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RE: March Madness '42 - 12/18/2011 2:43:43 PM   
ComradeP

 

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It depends on what you do with the AP's. AP's are the same in a vs. AI game. You can economize on AP costs by not disbanding support units early, for example. I don't see the need to constantly switch units to different HQ's. The benefit is often not very substantial to begin with, and you end up draining your AP's on something that gives you only a marginal bonus, because the Germans will wreck any stack they want to wreck in any case.

As to the grind: if you don't stage a suicidal forward defence for 17 turns, the grind won't hit you nearly as much as it hit Bob's opponent for example.

< Message edited by ComradeP -- 12/18/2011 2:46:03 PM >


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Post #: 139
RE: March Madness '42 - 12/18/2011 2:48:52 PM   
Flaviusx


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Pieter, when the Axis has the bit on its teeth, and is crunching its way to Moscow, you have two choices: run and abandon the place, or stand your ground.

If you stand your ground, be prepared to drop a fortune in APs. This is really the bottom line. You must constantly rotate fresh units in and get the battered ones out, and that's going to cost you. The AI doesn't know how to grind. (It does know how to simply bulldoze if you set it high enough, but that's a different thing.)


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Post #: 140
RE: March Madness '42 - 12/18/2011 2:57:02 PM   
carlkay58

 

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Helio - the only thing I disband are the SAD Airbases - they go away at the wrong time and always in the wrong places. Besides, in the summer of 41 they are only targets and the VVS just is not very strong anyways. Better to start the replacement procedure with the airbases in 41 than in 42 when the Axis is trying to re-enact 41 on me.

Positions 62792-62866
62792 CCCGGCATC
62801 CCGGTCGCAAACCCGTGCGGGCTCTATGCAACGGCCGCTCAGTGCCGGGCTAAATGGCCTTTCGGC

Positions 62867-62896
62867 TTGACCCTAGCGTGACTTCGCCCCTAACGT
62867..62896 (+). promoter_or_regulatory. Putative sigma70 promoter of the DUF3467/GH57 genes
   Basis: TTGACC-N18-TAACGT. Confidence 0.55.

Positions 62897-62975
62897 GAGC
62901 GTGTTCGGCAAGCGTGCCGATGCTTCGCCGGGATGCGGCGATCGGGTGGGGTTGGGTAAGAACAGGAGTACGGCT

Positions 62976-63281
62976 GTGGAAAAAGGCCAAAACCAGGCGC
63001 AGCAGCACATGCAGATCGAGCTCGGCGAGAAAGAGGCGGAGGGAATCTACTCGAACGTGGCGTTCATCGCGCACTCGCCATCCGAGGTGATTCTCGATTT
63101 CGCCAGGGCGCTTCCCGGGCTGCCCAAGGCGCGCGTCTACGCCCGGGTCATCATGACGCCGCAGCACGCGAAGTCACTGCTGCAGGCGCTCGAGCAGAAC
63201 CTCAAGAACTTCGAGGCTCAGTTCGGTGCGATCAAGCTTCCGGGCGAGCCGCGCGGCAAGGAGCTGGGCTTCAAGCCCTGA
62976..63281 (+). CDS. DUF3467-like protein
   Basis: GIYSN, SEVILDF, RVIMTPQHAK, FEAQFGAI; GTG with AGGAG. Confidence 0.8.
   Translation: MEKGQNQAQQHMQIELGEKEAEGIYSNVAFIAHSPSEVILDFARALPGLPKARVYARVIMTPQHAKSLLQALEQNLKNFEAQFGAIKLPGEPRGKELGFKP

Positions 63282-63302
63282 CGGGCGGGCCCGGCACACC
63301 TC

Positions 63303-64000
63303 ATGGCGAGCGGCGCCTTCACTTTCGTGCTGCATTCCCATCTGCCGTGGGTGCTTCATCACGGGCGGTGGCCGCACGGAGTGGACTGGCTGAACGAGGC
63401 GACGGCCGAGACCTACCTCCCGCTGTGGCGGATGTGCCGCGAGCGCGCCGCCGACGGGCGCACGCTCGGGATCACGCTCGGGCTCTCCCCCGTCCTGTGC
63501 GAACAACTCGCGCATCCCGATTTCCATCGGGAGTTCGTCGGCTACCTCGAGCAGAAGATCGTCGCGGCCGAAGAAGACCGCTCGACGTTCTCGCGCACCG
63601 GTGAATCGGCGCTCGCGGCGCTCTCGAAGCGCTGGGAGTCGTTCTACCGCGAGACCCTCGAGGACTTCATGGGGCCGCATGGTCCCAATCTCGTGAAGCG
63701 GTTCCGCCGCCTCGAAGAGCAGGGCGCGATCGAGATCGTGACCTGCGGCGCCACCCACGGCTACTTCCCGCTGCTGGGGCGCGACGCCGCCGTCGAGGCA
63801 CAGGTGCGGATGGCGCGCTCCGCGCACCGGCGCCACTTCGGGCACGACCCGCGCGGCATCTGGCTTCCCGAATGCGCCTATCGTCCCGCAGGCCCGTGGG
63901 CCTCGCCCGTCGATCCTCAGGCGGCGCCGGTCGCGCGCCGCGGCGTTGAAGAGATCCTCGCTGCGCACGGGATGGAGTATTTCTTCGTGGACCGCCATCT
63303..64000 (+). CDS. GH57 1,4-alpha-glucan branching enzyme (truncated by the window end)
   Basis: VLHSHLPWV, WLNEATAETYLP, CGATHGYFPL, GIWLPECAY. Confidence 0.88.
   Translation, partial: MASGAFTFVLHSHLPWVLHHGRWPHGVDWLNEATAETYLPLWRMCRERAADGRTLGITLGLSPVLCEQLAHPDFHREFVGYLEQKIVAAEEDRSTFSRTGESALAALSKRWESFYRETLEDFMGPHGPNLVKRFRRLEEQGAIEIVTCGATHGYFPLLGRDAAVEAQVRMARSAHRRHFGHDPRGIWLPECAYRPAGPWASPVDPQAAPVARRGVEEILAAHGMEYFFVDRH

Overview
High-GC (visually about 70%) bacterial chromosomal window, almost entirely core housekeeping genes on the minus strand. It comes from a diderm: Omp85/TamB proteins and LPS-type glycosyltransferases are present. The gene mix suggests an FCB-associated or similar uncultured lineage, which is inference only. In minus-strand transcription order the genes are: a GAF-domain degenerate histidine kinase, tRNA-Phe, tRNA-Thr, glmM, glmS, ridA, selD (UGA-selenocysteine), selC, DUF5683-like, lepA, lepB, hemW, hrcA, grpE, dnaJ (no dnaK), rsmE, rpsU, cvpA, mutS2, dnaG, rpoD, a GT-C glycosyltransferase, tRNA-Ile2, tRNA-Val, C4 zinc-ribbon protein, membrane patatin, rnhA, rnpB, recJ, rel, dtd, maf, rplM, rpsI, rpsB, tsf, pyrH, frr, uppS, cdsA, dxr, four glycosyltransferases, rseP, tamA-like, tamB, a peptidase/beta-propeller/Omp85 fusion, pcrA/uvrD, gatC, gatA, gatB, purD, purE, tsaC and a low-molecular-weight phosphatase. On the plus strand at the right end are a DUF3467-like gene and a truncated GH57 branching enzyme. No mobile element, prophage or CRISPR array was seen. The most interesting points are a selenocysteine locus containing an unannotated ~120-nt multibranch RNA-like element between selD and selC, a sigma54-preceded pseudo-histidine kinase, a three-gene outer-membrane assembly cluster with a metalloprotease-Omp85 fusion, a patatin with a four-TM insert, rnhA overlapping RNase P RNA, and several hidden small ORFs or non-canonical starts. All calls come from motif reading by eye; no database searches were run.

I find that the Armaments picture for the Soviets means that producing new SUs limits my infantry production - and infantry production is more important in my eyes than the artillery. I also tend to use my mechanized and armor divisions to counter-attack the Axis wherever possible. The typical Soviet division comes in with under 100 men, a morale of around 40, and no experience. It takes 2 to 3 turns to bring it up to about 80% TOE (mostly infantry) and another few turns to get the experience and morale up high enough to be ready - which MAY mean a CV of 2! And this is all under REFIT so you must keep them over 10 hexes from any Axis units at the start of YOUR turn - so they really must be kept back about 20 hexes to be safe. This does give a smart Soviet player the reserve armies that are mentioned above. Very important. However, committing these units too soon are just throwing them away.

Defending Leningrad may be impossible, but if the Soviet player does not try then the Axis player can capture it too easily and redirect all of those troops against other areas - such as Moscow or the South - so part of any attempt by the Soviets to slow down the Axis involves forcing a fight over Leningrad. Which means an early stand near Pskov, defending the Luga River line, etc.